Derk Jeffrey is an architect and educational planner with over 30 years planning and designing schools in Virginia and beyond. Derk is one of the nations leading experts on CTE design, and his leadership on Loudoun County's Academy's of Loudoun project resulted in a new understanding of how workplace education is vital to core academics.

Gary VanAlstyne, P.E., Director of Construction for Loudoun County Public Schools

Odette Scovel, Science Supervisor, Loudoun County Public Schools

B. Making the Grade: How IEQ in Schools Affects Student Performance

What is the most important factor in a successful school? When renovating or building a new school, what do school districts care about the most? Student achievement. This session will explore how high-performance design strategies can have a direct positive impact on student performance, and consequently how this information can be used to justify the value of high-performance design to clients moving forward. The session will present the content of a recent research report that studied schools across the District of Columbia, including recently modernized as well as non-modernized schools constructed across the 20th Century. This study explores both qualitative and quantitative data of each school’s Indoor Environmental Quality (IEQ) including daylight, thermal comfort, acoustics, and air quality. These data points are then cross compared with various performance metrics from each school to determine which factors did and did not affect student performance. All the sensors used for the study will be available during this session, and live readings will be occurring for attendees to test the Indoor Environmental Quality of the room themselves. Ultimately this study provides the much-needed justification for high-performance schools, showcasing that modernization can have a significant impact on student performance.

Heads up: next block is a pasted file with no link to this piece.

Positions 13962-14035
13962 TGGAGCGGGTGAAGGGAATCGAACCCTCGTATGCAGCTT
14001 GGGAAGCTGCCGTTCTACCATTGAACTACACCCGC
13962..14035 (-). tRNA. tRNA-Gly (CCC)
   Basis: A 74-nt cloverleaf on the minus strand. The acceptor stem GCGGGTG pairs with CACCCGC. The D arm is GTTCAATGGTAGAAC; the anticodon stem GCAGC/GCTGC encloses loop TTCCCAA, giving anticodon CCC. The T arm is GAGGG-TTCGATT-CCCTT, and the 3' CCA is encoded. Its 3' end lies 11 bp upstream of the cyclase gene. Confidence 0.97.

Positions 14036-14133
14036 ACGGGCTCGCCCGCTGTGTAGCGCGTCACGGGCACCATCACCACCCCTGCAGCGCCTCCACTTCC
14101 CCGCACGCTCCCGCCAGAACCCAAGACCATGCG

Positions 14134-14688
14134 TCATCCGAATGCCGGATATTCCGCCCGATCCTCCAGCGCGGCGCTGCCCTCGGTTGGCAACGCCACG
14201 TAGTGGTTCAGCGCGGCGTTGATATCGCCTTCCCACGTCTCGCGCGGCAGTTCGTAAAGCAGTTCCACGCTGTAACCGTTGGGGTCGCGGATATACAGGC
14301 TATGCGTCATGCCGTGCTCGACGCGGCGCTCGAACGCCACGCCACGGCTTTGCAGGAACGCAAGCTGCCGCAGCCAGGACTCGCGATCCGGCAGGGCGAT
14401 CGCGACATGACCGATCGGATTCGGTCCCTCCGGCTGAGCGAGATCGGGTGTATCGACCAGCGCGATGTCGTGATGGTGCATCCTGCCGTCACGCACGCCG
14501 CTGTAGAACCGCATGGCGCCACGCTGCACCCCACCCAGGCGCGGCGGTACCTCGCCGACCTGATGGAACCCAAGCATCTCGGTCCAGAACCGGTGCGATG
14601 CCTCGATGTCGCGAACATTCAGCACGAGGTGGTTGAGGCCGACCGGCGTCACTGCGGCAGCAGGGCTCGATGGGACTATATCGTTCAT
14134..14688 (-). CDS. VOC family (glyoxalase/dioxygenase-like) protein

Learning Objectives:
  • Explain how indoor environmental quality can affect student and teacher performance.